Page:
In the American imagination, China is often considered linked to, but separate from, Eurasia. Hence the title of one relatively well-known academic international relations journal: The China and Eurasia Forum Quarterly. That “and” joins two discrete entities. By tradition, Eurasia includes Central Asia, Mongolia and Russia (what Russian’s consider Eurasia – essentially the boundaries of the Soviet Union), while others might also include the Persian world (Iran and Afghanistan. British adventurers and novelists of the 19th century primarily meant Afghanistan when they spoke about Central Asia). The ambiguity reflects the fact that “Eurasia” – as a place, as a political possibility and as an idea – remains poorly defined and understood.
But geographically, at least, China is part of the Europe-Asia landmass, and with time, it is expanding its interests and activities into the more definitively Eurasian countries. It isn’t hard to find mention of China’s pipelines, roads and railways linking it to both Mongolia, Asiatic Russia (Eastern Siberia) and Central Asia. China may even be stealthily funding a pipeline connecting itself to Iran via Kazakhstan, Uzbekistan and Turkmenistan. But what is more striking to me is that China is also more or less literally expanding into Central Asia by both obtaining land-use rights and the outright acquisition of more territory through concessions.
In the last year, China has twice gained land from neighboring – and very poor – Tajikistan. In the first instance, China and Tajikistan finally resolved a long-standing land dispute such that the smaller country conceded 1,000 sq km of mostly unexplored and potentially mineral-rich land to the larger; then, just a few days ago, Tajikistan’s parliament leased a further 20 sq km to Chinese farmers. Although initially only Tajiks were to be permitted to work the Chinese-leased land, the government in Dushanbe subsequently reversed that decision and will allow Chinese to farm directly.
The Chinese proposed a similar arrangement in Kazakhstan several years ago: Beijing wanted to lease 10,000 sq km from Astana for 99 years. Uncharacteristically, Kazakhs took to the streets in response, and the government backed away from the deal. Therefore, China is quite concretely, if slowly, becoming a Eurasian country.
In other ways as well, China’s presence is increasingly felt throughout Eurasia. The bazaars of Tajikistan and Kyrgyzstan are flooded with cheap Chinese-made goods, and Chinese laborers build and rebuild roads, pipelines and other infrastructural projects throughout the region. Moreover, now that Kazakhstan and Russia are joined in a tariff-free Customs Union and Russia has joined the WTO (similarly, WTO-member Kyrgyzstan may soon join the Customs Union), it seems the Chinese goods may soon gain easy entry into Kazakhstan – and capitals as distant as Kiev and Minsk. Therefore, China is also expanding economically – and notionally – across the corpus of traditional Eurasia.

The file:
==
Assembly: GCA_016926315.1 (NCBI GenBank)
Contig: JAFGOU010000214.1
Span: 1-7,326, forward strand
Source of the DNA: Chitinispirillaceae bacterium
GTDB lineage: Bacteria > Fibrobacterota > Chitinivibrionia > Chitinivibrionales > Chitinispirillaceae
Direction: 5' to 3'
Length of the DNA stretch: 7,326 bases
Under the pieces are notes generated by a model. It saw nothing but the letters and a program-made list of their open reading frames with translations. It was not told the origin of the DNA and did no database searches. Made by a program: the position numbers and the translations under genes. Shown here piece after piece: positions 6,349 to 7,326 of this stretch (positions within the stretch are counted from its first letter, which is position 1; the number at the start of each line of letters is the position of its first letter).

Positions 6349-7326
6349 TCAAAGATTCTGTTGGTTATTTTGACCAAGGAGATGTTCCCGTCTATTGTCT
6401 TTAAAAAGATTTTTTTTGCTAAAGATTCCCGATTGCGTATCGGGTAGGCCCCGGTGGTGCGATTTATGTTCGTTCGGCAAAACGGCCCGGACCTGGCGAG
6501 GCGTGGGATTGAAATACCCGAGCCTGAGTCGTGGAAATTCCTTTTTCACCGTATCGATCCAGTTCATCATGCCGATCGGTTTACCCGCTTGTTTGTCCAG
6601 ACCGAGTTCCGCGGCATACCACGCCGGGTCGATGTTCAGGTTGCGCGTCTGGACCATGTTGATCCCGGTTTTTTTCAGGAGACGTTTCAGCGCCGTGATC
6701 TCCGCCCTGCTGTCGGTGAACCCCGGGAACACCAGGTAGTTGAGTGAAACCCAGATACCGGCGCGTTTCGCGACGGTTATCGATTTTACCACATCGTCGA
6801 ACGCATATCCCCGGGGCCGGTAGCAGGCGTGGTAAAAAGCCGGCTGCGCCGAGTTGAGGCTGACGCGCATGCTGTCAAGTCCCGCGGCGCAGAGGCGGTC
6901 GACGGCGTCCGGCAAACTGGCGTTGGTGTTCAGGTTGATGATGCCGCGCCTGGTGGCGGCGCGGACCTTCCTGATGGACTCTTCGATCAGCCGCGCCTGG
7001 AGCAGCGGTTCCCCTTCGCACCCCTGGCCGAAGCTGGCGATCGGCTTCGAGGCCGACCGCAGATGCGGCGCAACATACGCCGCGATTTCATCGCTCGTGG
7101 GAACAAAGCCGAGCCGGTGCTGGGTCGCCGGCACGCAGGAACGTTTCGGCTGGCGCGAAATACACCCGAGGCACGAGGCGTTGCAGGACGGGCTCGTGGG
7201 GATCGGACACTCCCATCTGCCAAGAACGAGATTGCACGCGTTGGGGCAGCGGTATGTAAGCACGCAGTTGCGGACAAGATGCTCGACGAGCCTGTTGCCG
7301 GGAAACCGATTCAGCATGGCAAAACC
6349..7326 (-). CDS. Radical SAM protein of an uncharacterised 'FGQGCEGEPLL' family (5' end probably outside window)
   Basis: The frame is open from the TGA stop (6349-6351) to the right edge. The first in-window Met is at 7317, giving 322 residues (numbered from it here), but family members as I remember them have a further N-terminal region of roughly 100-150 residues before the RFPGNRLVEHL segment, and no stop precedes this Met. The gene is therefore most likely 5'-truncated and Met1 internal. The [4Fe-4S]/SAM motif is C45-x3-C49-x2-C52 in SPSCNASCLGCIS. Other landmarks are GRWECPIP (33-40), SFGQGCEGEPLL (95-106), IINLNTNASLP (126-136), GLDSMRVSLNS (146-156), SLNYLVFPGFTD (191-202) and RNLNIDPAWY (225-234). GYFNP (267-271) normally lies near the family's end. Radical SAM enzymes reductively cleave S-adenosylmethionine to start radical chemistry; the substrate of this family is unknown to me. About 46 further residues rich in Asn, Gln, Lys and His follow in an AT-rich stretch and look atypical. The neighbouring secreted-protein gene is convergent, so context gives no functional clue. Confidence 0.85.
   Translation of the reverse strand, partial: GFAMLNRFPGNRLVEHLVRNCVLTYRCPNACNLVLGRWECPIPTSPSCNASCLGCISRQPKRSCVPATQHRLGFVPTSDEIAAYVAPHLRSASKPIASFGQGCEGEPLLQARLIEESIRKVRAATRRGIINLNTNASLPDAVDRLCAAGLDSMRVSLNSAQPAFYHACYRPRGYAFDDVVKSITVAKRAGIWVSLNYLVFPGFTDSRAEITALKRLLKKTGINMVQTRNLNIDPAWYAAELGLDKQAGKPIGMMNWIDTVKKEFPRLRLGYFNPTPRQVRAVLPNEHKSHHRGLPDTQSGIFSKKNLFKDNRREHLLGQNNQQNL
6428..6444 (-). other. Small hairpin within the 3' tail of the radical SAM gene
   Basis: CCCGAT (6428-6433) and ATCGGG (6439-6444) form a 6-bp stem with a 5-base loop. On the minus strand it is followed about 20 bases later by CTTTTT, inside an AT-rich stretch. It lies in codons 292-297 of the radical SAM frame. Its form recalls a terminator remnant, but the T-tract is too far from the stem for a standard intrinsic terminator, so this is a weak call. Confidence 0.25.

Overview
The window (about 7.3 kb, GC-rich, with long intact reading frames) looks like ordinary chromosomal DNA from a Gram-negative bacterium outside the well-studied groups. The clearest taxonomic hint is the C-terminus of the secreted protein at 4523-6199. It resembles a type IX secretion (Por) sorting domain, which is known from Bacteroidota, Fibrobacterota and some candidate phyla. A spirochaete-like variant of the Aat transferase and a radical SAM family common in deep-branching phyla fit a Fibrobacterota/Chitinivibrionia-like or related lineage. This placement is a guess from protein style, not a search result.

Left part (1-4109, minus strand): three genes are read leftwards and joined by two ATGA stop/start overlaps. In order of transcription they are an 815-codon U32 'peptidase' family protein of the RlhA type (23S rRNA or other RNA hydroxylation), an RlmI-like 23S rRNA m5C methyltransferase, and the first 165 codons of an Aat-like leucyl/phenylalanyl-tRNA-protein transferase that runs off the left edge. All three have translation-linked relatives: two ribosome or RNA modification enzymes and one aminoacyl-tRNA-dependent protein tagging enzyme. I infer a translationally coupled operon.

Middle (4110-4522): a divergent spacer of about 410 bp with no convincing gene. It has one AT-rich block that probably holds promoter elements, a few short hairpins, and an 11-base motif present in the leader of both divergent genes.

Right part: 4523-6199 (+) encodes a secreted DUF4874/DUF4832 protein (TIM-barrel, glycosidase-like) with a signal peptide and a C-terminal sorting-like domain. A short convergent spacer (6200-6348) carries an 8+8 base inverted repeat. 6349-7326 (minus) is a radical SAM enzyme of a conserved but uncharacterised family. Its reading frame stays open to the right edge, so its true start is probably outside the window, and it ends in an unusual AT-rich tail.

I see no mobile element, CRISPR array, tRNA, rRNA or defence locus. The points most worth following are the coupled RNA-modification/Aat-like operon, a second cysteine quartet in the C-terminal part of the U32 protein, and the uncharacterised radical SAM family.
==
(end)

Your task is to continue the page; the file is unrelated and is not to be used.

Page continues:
I am unaware if modern China has ever thought of itself as a Eurasian empire or whether there is a Eurasian school in China as there has been in Russia. Russian Eurasianism, for all its Russian exceptionalism, was and is rooted in a Euro-centric mode of thinking. Its aim, as I understand it, was to alter Russians’ perceptions of themselves as European by reorienting their sense of place vis-a-vis neighboring countries and cultures. By contrast, a Chinese Eurasianism would naturally be anchored in the East and urging the Chinese to shift their identity towards the West. The important question is: if so, is Chinese expansion into Eurasia imagined as conquest or collaboration?
On the one hand, although Genghis Khan’s Mongol conquests were undoubtedly brutal, they created a massive Eurasian empire that stimulated trade and movement across great distances and many cultures; certainly the influences of the Central Asian and Persian worlds were felt in Eastern China. One material example is the import of lapis lazuli, with which Ming dynasty ceramicists were able to achieve the stunning hues of blue-and-white pottery. One imagines that this fundamentally transformed East Asians’ sense of their placement on the globe and tied them much more to the cultures to their west. Much later, in the 1920s, Chinese reformist thinking also looked very much to recreating China in the image of the Euro-American West.
However, I feel it is perhaps too optimistic to imagine that a Chinese Eurasianism advocates a syncretic harmonizing of different cultures, of East and West, that one finds in the mystic (if patronizing) elements of Russian Eurasianism. The logic of “the Middle Kingdom,” China’s control of McKinder’s geopolitical “pivot” (Central Asia and Tibet) and contemporary nationalism each in their own way suggest the expansion of China’s political and cultural influence is likely to be conquest.
Which is why many Central Asians (although far from all) are afraid of China’s growth. Not everyone here is convinced they have a place in China’s potential Eurasia.